Notes from Novogradac
Each year the U.S. Department of Housing and Urban Development (HUD) publishes a list of difficult to develop areas (DDAs). Low-income housing tax credit properties located in areas that are designated as DDAs are eligible for a 130 percent boost in eligible basis for determining the amount of LIHTCs a building can generate.
The 2018 income data released by the U.S. Department of Housing and Urban Development (HUD) provide an opportunity to examine trends nationally as well as at the local market level.
Nationally, the income data illustrates a stark contrast in the nation’s economy today as compared to four years ago. Below is the area median income (AMI) map Novogradac published showing the change from 2013 to 2014 (red represents negative income growth while green is positive growth).
In the seven years Novogradac has analyzed operating and expense data for low-income housing tax credit (LIHTC) properties, operating expenses for buildings geared toward senior tenancy have been consistently lower than for family properties.
The gap between operating expenses for low-income housing tax credit (LIHTC) properties that are acquired and rehabilitated and those that are newly constructed is the largest it’s ever been, according to the 2018 Novogradac Multifamily Rental Housing Operating Expense Report-Survey and Analysis of LIHTC Properties.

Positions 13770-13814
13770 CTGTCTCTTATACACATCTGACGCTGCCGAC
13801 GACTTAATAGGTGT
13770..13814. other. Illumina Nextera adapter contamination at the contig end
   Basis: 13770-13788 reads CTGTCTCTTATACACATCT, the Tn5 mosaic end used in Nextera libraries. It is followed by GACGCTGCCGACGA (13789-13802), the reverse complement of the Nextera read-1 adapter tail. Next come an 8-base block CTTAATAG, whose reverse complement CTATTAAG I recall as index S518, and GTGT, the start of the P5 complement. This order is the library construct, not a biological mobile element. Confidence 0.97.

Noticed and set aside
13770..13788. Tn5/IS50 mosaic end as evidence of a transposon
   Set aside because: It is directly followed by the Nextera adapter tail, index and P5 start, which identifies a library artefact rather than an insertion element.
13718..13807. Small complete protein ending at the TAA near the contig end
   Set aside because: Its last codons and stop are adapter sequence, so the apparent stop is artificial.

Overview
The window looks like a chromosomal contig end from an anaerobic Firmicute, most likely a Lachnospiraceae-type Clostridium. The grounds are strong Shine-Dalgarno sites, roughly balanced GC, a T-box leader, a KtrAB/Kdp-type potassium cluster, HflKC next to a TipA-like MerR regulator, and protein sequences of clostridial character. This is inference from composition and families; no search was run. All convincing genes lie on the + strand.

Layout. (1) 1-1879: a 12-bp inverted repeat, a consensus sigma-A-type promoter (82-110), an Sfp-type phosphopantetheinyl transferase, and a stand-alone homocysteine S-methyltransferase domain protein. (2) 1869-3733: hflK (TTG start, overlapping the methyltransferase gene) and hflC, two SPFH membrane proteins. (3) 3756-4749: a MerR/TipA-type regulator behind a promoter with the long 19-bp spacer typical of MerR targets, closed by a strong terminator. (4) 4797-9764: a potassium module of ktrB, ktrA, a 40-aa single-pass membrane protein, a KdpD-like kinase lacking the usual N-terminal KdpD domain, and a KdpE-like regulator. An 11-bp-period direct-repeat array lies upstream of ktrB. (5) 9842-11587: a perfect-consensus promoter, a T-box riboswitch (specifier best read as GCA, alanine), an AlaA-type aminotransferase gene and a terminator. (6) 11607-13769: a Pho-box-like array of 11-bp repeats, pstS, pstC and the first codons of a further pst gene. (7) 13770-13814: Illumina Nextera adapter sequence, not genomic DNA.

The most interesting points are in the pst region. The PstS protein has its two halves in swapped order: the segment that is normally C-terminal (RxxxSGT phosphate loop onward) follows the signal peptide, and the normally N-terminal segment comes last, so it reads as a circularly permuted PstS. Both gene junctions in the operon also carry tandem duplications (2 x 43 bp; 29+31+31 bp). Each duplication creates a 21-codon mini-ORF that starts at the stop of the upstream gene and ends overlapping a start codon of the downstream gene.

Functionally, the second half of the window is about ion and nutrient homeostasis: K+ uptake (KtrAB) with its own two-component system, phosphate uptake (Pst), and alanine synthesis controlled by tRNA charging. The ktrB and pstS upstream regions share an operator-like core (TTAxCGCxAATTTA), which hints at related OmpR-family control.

Late last month the Joint Committee on Taxation (JCT) released its Estimates of Federal Tax Expenditures for Fiscal Years 2017-2021. As in years past, the report highlights the comparatively low cost of the low-income housing tax credit (LIHTC), historic tax credit (HTC), renewable energy production tax credit (PTC), renewable energy investment tax credit (ITC), and new markets tax credit (NMTC) compared to other tax expenditures.
Until 2015, operating expenses for low-income housing tax credit (LIHTC) properties grew at a fairly consistent pace. And while there was growth in 2015, year-over-year change was much slower than in years past, increasing just 1.3 percent.
At the time of this writing, eight state low-income housing tax credit (LIHTC) allocating agencies have made statements or issued guidance about how they will implement the new set-aside option known as income averaging (IA). Other allocating agencies around the country likely will look to these examples.
The Senate Appropriations Transportation-HUD (THUD) Subcommittee approved its $71.4 billion fiscal year (FY) 2018 spending bill June 7.
The House Appropriations Transportation-HUD (THUD) Subcommittee approved its $71.8 billion fiscal year (FY) 2018 spending bill May 15, which is expected to be approved by the full House Appropriations Committee May 23.
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